June 24, 2004
Argentina Bans Some Brazilian Beef On Foot-And-Mouth Concern
Argentina has temporarily banned imports of animals susceptible to the foot-and-mouth disease, as well as animal products and byproducts from Brazil," Argentina's animal health agency, Senasa, said Wednesday.
It was not immediately clear how long the ban will last.
"The duration of this is subject to the sanitary measures and epidemiological work to be undertaken by authorities in our neighboring country," Senasa said.
Brazilian Agriculture Ministry officials said last week that three animals had been diagnosed with foot-and-mouth disease on a farm in the northern state of Para.
This is the first foot-and-mouth disease outbreak in 34 months in Brazil, which was on track to become the world's No. 1 beef exporter this year.
However, industry analysts in both countries said the outbreak is unlikely to have a major impact on Brazilian beef exports, as that it took place in a region that does not even export.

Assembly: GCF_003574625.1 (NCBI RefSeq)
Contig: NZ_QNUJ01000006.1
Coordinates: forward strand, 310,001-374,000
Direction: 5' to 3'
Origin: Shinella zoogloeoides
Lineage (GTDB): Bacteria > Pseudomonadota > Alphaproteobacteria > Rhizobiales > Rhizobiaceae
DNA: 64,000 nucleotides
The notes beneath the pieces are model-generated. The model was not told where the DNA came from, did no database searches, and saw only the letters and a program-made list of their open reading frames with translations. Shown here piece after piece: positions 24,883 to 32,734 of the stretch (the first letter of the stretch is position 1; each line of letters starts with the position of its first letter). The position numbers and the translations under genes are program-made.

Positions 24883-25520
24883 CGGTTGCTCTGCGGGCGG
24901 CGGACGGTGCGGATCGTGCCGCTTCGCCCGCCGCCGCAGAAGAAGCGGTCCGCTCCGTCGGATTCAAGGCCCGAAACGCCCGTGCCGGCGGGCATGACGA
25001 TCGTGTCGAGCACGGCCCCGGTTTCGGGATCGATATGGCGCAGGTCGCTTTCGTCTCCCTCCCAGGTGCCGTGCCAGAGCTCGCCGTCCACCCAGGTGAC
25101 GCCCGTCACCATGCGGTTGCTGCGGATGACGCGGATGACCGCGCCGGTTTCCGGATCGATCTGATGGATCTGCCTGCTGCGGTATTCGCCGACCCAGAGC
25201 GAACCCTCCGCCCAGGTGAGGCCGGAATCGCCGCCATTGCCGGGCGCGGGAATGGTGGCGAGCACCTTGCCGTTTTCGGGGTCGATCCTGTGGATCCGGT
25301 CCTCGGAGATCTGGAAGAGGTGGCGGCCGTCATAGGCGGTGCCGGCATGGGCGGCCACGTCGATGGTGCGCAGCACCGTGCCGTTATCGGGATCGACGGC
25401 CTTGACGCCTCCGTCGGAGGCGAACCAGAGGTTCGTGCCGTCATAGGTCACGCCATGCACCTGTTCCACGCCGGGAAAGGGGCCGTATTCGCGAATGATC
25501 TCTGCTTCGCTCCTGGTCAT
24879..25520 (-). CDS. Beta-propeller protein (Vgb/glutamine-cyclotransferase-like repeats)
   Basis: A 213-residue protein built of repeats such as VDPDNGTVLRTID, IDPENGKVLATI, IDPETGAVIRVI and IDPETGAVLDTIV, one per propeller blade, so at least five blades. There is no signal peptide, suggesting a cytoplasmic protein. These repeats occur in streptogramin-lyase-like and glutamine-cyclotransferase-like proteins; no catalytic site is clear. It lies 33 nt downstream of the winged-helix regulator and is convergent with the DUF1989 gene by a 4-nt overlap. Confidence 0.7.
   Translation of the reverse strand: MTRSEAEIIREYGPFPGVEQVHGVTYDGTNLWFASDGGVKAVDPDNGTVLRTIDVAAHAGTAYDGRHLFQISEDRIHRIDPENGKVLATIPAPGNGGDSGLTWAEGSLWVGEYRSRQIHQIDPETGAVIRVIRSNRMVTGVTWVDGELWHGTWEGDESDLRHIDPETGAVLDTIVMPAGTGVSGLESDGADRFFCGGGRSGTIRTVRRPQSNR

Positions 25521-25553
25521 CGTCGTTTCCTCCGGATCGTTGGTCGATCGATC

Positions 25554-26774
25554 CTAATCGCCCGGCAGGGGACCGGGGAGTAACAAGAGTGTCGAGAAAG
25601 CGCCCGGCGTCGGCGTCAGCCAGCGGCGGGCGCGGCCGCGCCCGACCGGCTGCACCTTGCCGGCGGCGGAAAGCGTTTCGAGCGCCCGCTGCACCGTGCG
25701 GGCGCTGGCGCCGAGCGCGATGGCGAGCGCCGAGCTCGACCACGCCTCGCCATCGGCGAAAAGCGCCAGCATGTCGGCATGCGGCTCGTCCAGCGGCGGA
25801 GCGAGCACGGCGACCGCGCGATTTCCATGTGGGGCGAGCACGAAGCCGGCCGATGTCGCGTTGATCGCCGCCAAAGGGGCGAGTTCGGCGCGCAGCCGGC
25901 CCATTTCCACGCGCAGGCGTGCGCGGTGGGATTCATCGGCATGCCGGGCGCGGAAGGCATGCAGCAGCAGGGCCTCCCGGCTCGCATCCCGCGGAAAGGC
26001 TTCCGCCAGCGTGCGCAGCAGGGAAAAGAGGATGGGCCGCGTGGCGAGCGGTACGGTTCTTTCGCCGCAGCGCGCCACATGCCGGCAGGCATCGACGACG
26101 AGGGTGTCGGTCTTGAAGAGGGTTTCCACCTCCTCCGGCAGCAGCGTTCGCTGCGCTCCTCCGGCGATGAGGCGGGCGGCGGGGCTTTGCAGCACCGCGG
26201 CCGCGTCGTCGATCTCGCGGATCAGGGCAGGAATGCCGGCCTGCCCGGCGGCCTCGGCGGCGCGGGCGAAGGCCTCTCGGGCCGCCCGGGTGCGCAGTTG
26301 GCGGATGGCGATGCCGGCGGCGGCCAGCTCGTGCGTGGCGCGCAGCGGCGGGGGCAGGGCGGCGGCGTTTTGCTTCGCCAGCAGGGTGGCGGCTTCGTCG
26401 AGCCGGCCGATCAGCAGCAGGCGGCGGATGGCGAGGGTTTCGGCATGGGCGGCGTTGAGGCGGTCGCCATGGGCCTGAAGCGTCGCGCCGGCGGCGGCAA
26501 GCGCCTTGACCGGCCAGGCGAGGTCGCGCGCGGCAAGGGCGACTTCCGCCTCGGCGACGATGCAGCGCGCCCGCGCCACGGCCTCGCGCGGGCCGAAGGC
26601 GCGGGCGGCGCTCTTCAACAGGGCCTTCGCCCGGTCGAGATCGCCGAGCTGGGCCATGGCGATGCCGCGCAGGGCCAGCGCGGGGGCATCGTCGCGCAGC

Argentina's ban is also unlikely to have a big impact on commerce because the trade of relevant animals and animal products between the counties is limited.
Foot-and-mouth disease, which normally strikes cloven-hoofed ruminants such as sheep, pigs, goats and cows, is a highly contagious illness that can be spread through contact with infected animals, farm equipment or meat.
The disease can be fatal in animals, but should not be harmful to humans.
Brazilian exports of beef and pork products to Argentina are not included among the top 100 goods sold to Argentina each year.